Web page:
Covid-19 ‘Delta’ variant much worse than government stats – Gift of the Givers

Gift of the Givers founder, Dr Imtiaz Sooliman, has warned that government statistics do not reflect the real impact that the new Covid-19 Delta variant is having on South Africa.

“The situation is far worse than we understand,” he said. “A large number of patients, anything from 50% to 90% refuse to test.

“These are related to economic challenges, stigma, and anxiety associated with a positive result.

“Laboratory ‘hopping’ is a [another] new phenomenon among those who test positive, repeating it at other facilities in the hope that the initial result was incorrect.”

As of Saturday, the Department of Health reported 17 958 new cases of the coronavirus, which represents a positivity rate of 25.6%.

A further 157 Covid-19-related deaths have been reported, bringing total the total number of fatalities to 59 778.

Sooliman is appealing to every person in SA to be responsible and protect the country’s fragile healthcare system.

The current Covid-19 crisis has left both private and public hospitals in Gauteng filled to capacity.

“There is neither space nor sufficient oxygen points at emergency departments,” Sooliman said.

“Oxygen concentrators are in critical short supply as patients opt for home-based care, as an alternative means of survival and out of fear, anxiety and loneliness associated with hospital admission.

“The shortage of nurses, general practitioners and specialists, from various disciplines, compounds an already fragile health system.”

Sooliman, whose Pietermartizburg-based organisation has been providing water and equipment for hospitals in Gauteng, believes that the adage, ‘prevention is better than cure’, has never been more relevant.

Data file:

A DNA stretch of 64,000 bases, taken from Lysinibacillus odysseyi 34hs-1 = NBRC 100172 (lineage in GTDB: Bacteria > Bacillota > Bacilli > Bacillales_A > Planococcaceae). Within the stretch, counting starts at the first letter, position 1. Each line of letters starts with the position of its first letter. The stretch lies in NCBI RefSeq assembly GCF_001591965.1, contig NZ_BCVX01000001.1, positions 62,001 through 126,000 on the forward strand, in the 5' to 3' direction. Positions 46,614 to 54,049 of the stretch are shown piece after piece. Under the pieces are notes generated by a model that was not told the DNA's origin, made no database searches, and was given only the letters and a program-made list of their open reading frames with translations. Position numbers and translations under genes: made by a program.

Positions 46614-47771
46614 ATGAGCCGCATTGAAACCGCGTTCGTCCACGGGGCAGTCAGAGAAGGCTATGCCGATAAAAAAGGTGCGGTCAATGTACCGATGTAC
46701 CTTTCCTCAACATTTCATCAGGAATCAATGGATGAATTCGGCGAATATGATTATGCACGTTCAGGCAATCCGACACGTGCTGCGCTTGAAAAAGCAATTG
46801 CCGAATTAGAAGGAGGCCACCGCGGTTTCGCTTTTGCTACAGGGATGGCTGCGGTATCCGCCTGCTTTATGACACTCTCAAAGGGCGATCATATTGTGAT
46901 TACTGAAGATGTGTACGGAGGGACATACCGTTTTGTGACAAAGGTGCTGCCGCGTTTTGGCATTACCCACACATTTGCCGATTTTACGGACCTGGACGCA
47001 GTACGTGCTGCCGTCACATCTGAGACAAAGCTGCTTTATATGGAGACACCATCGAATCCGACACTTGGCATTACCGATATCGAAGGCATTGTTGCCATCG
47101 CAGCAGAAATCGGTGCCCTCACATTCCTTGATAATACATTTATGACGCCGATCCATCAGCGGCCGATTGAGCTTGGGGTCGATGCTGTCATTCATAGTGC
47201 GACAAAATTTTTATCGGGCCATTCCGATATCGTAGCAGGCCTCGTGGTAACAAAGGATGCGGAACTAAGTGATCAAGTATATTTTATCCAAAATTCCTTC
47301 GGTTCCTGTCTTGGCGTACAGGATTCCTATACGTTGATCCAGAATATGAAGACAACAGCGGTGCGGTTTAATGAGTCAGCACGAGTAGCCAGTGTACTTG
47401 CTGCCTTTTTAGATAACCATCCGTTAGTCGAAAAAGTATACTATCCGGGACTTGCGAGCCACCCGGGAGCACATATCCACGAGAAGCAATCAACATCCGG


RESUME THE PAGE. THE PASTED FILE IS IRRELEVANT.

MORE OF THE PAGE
“Responsible citizenry among all 60 million in this country is key,” he added. “The sacrifice being requested is minimal and temporary for a sublime purpose: the saving of life, which in essence could be that of your spouse, child, parent, neighbour, teacher, health care worker or fellow South African.

“The greater the compliance, the faster the wave passes, as the virus loses a transport medium and attachment to a new host to mutate further.

“The more they mutate, the greater the need to modify vaccines.”

Sooliman has advised people to avoid travelling to and from Gauteng, the epicentre of the third wave of the coronavirus, or any other infected area, except for emergency.

“Halt all family visits, baby showers, parties, weddings, irrespective whether five or 50 are in attendance. Just postpone, it’s temporary,” he added.

“Avoid alcohol or any intoxicating substance that will impair judgement or mindfulness.

“It takes a small slip and Delta [variant] will strike with devastating effect.

“This strain is highly virulent, rapidly transmissible and deadly, targeting all ages including babies, the superfit, the vaccinated and even those that have no co-morbidities.”

Sooliman also advises people to shop responsibly, keep a safe distance, avoid congestion, mask and sanitise. They should also ensure they have good ventilation at home, in the car and at the work place.

Restaurants and eating places also need to ensure good ventilation or to encourage outdoor dining. This would protect both lives and livelihoods, he added.

Healthcare workers should take precautions in congested and poorly ventilated tea and rest facilities at hospitals; and visits to bereaved families and numbers at funerals have to be restricted.

“This behaviour is totally foreign to our nature as compassionate, family oriented social beings, but ironically it is compassionate in its own right as it protects other family members from succumbing,” Sooliman said.

“We’ve experienced situations where up to 18 family members are infected in one house and where three or more family members, including couples, pass on within days of each other.

“Preventing heartache and grief, largely and practically is in our own hands through responsible citizenry.”

Even those, who have had a vaccine need to take precautions, Sooliman said, saying often people take greater risks if they feel protected.

“In the case of vaccination it is the mistaken belief that having been vaccinated protects the individual against getting infected and prevents transmission to others. All precautions as for the non-vaccinated apply,” he added.


Article Courtesy: News24

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